DrDominic Raab is the Member of Parliament for Esher & Walton.

bank interest rate-rigging to soaring water bills, free market enterprise is
dogged by criticism that it stands for parasitic cartels – not the ordinary
person. Yet, the weakness of capitalism lies not with the free market, but
where it lacks competition. We need a consumer revolution to arm the little guy
to take on big business.

since the 1990s strengthened UK competitiveness and productivity. But, what was
in it for a London cabbie, or a hairdresser in Newcastle? Plenty. He could fly
to Nice on holiday 83% cheaper. She could call her sister in Australia at a
fraction of the tariff – or buy her son a football T-shirt at a 15% discount. Whether
it was the latest Tom Clancy thriller from Waterstones, or a flu remedy at
Boots, it cost them less.

Since then, capitalism’s reputation has been tarnished – from bailed out banks to
water executives pocketing bonuses in a year that saw the dual farce of floods
and hose-pipe bans. For many, it points to systemic failure. Yet, these flaws point
to a lack of competition that should allow consumers to deprive lousy service
providers of their custom. The ‘big six’ energy suppliers wrap up 98% of the
market – yet none rank above ninth place for customer service. The ‘big four’ banks
control 78% of the current account market – but are some of the most loathed by

There are reasons to be more optimistic. Websites like MoneySupermarket enable customers to compare suppliers of services –
from insurance to broadband – at the click of a switch. In May 2012, consumer
magazine, Which?, coordinated ‘The
Big Switch’, a reverse auction enabling energy companies to bid for group
custom. 38,000 consumers switched supplier – delivering average annual savings
of £223 on bills. How do we strengthen such consumer bargaining power?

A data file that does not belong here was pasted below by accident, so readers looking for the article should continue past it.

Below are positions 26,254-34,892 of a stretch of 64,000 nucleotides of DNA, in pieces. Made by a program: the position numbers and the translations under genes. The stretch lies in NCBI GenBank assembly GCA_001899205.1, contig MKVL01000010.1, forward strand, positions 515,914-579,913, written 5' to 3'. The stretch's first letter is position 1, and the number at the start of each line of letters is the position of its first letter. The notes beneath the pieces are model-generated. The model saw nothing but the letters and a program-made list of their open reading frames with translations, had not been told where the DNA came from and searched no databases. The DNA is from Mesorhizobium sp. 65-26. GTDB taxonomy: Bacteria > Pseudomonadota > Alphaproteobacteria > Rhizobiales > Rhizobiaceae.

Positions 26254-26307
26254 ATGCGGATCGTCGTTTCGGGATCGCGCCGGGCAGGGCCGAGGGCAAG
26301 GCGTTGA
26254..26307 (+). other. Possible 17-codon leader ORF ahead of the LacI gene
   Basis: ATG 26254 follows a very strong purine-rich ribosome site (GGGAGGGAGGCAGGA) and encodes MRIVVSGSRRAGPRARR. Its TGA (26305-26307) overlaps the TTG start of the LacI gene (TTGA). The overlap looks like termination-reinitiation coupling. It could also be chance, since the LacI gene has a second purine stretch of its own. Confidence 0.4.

I am publishing Capitalism for the Little
Guy – 10 Ways to Extend Competition and Strengthen Consumer Clout
with the
Centre for Policy Studies, calling for an expansion of competition to increase
customer choice.

energy prices. Subsidies for solar and wind power inflate bills, without delivering
energy efficiency or cutting carbon. They should be phased out. Then, last
autumn, the Big Six hiked prices by 6 to 11%, while complex tariffs confuse
customers. Rather than government dictating prices, which companies can
circumvent, we should strengthen consumer bargaining power. Industry is working
up an online system that would allow customers download clear, portable,
billing information to help them switch to the best deals. Government could
incentivise energy companies to sign up, by offering a temporary tax break to
help cover implementation costs. Promoting group-switching would save customers
money, and break the chokehold of the Big Six.

banks receive 10,000 complaints each day, while 59% of customers say they would
switch if it was easier. Requiring banks to give customers clear statements of
their fees, and portable bank accounts, would enable customers to switch. That
needs to be backed up with an overhaul of the barriers to entry that prevent
smaller retail banks breaking into the market, offering competitive deals and
better services. The new Financial Conduct Authority should also be given a
clear mandate to promote competition in retail banking.

government is introducing a Water Bill to allow businesses to switch the water
company that bills them, in a bid to break open regional monopolies. That may
have limited impact, unless retail and supply arms of water companies are
legally separated – a move that would pave the way for extending choice to
household consumers.

appetite for greater choice is not limited to the free market. According to
ComRes, 75% of people believe that a variety of providers of public services is
preferable. Given financial pressures, incremental expansion of competition in
public services is necessary to deliver greater choice and value for money.
Allowing businesses to make a profit from running academies and free schools –
as following Sweden and the US – would raise extra money to fill the 14% rise
in primary school places expected by 2018, and broaden parental choice. Requiring
firms to plough at least half of any profit into school investment, and strict
educational performance standards before dividends can be paid, would guarantee
schools always gain. The NHS remains sensitive ground. Even here, we should
level the playing field. Where private firms already deliver services, large NHS
providers shouldn’t be able to rely on massive tax and regulatory exemptions to
win contracts and deny patients real choice of services.

Friedman said ‘business corporations in general are not defenders of free
enterprise. On the contrary, they are one of the chief sources of danger’. It
is monopolies – not markets – that are tainting capitalism. We need a new wave
of competition to take on the cartels, and put the paying customer in charge.

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